Pregnant women living within a mile of fields where pesticides were applied faced almost double the risk of having a baby who developed autism — compared to women who lived more than a mile away, a new study finds.
U.C. Davis researchers tracked pesticide applications on farms in the Central Valley, near Sacramento, and the Bay Area and matched that data to the addresses of women who lived nearby when they were pregnant.
The fetus tends to be vulnerable to certain kinds of insults,” said Irva Hertz-Picciotto, an environmental epidemiologist at the MIND Institute at U.C. Davis and lead author of the study. “Pesticides may be one of those sets of chemicals that we need to be particularly careful about.
Advocates for farmworkers, especially those who grow America’s leafy greens and fresh vegetables, are pushing the government to do more to protect those workers from exposure to pesticides.
A 20-year-old regulation — the Worker Protection Standard — is supposed to prevent harmful pesticide exposures on the farm. But activist groups like Farmworker Justice say it falls short, and the Environmental Protection Agency is currently working on a new version.
Pesticides carry warning labels that spell out health risks and how workers should protect themselves — but those labels are usually in English.
A new report from Farmworker Justice points out that under the current rules, farmworkers don’t get nearly as much information about hazardous chemicals they may encounter as, say, factory workers. (Industrial workers are covered by different regulations, issued by the Occupational Safety and Health Administration.)
And then there’s the barrier of language. Pesticides carry warning labels that spell out health risks and how workers should protect themselves — but those labels are usually in English. More than 80 percent of the workers in the “salad bowls” of Salinas, Calif., or Yuma, Ariz., are Hispanic. Many have difficulty communicating in English. Continue reading →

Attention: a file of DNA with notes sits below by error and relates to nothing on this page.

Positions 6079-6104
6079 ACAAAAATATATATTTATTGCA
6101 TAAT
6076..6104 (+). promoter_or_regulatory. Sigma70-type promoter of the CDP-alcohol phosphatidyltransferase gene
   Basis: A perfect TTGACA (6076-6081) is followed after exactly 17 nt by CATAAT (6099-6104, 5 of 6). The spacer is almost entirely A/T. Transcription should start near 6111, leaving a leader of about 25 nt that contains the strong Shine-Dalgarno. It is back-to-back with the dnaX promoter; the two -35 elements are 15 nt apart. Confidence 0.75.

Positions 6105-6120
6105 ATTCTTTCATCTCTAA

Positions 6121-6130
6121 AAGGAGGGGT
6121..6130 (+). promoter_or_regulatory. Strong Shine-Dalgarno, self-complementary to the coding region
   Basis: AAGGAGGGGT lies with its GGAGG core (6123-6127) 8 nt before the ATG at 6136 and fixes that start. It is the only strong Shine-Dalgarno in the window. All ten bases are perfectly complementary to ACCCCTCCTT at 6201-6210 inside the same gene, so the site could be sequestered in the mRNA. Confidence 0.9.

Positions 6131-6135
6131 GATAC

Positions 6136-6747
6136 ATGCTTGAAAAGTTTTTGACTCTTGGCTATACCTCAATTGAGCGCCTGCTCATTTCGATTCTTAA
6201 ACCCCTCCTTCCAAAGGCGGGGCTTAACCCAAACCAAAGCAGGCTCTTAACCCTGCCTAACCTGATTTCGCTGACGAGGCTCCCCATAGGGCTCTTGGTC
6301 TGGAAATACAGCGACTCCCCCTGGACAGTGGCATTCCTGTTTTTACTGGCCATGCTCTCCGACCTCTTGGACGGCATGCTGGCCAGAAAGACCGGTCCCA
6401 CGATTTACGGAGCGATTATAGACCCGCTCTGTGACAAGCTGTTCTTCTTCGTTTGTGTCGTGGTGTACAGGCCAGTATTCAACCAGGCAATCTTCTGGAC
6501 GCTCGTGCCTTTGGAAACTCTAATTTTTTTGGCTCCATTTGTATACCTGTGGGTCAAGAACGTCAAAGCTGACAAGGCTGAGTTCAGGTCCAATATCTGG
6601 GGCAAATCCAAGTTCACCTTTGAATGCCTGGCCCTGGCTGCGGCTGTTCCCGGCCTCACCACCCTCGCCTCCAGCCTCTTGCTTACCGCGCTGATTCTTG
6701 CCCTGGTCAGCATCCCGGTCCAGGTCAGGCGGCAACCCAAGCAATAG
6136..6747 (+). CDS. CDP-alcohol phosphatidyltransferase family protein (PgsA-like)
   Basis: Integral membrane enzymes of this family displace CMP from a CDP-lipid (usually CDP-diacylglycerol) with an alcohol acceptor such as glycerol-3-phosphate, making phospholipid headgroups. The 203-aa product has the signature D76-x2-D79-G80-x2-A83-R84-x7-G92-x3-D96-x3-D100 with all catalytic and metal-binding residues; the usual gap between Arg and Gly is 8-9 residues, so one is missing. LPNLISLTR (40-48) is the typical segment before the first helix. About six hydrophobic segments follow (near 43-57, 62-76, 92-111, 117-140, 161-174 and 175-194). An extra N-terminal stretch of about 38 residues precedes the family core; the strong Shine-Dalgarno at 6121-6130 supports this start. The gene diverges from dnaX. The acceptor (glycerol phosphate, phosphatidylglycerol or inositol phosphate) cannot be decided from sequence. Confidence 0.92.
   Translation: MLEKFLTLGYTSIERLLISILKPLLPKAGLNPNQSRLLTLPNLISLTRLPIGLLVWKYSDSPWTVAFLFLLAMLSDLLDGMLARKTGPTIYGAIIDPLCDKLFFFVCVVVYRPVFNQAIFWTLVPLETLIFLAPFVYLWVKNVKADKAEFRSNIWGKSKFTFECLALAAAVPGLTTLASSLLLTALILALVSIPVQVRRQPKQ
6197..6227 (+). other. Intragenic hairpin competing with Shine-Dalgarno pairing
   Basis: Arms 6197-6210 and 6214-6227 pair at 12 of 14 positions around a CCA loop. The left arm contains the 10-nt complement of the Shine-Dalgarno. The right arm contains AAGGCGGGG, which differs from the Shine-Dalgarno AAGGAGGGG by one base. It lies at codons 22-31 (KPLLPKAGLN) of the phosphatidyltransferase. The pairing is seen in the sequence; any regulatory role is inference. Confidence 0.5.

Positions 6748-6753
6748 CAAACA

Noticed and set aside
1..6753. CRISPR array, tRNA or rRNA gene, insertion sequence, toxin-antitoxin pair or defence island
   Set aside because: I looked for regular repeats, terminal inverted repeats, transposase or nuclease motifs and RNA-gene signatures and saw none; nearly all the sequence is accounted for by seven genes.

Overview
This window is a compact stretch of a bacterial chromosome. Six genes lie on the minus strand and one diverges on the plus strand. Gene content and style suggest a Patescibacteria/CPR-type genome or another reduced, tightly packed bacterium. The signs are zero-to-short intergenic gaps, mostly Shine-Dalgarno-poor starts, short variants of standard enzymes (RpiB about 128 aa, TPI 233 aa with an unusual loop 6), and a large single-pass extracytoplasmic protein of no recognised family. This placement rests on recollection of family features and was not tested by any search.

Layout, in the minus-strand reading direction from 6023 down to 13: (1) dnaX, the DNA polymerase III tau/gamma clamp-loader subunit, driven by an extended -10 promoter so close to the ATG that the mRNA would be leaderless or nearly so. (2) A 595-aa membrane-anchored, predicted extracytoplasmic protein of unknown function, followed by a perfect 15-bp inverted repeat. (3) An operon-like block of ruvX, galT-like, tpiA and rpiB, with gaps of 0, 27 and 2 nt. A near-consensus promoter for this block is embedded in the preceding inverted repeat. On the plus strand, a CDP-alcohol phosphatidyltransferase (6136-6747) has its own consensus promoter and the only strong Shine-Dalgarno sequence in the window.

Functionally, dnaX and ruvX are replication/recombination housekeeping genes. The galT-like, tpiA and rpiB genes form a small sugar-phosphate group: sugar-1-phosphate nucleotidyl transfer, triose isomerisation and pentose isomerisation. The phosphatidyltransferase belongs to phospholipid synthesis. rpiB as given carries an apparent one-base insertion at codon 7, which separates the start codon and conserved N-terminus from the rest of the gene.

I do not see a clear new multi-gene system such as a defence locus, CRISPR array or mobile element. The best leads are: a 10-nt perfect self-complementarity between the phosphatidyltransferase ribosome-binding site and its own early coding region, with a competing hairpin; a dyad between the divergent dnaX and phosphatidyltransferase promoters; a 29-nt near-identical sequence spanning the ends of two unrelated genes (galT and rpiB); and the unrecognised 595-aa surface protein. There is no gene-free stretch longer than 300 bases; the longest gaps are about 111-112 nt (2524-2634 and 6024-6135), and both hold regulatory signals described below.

By Sasha Khokha, KQED News Central Valley Bureau Chief
A new study from UCLA is the latest addition to a growing body of research linking pesticides and Parkinson’s disease.
UCLA neurologists examined hundreds of Parkinson’s patients in the Central Valley, where rural residents may have been exposed to a fungicide called benomyl. It was widely used on crops like almonds, apples, and berries before the EPA banned it a decade ago.
The study finds the pesticide triggered cellular changes, preventing a key enzyme from keeping check on a naturally occurring toxin that damages neurons in the brain.
But more importantly, researchers found that process may be at play even in Parkinson’s patients who have not been exposed to pesticides. “So it’s really the mechanism by which it works that is of particular interest to us,” UCLA neurology professor Dr. Jeff Bronstein told me, “because we think there are going to be other things in the environment — and other genetic variations — that may lead us to one of the causes of Parkinson’s disease.”
Benomyl exposure, they say, starts a cascade of cellular events that may lead to Parkinson’s. The pesticide prevents an enzyme called ALDH (aldehyde dehydrogenase) from keeping a lid on DOPAL, a toxin that naturally occurs in the brain. When left unchecked by ALDH, DOPAL accumulates, damages neurons and increases an individual’s risk of developing Parkinson’s.
The investigators believe their findings concerning benomyl may be generalized to all Parkinson’s patients. Developing new drugs to protect ALDH activity, they say, may eventually help slow the progression of the disease, whether or not an individual has been exposed to pesticides.
Bronstein’s team tested the pesticide on transparent zebrafish in the lab, where they could watch its impact on neurons tinted with a fluorescent dye.
The new study appears in the latest online edition of the Proceedings of the National Academy of Sciences.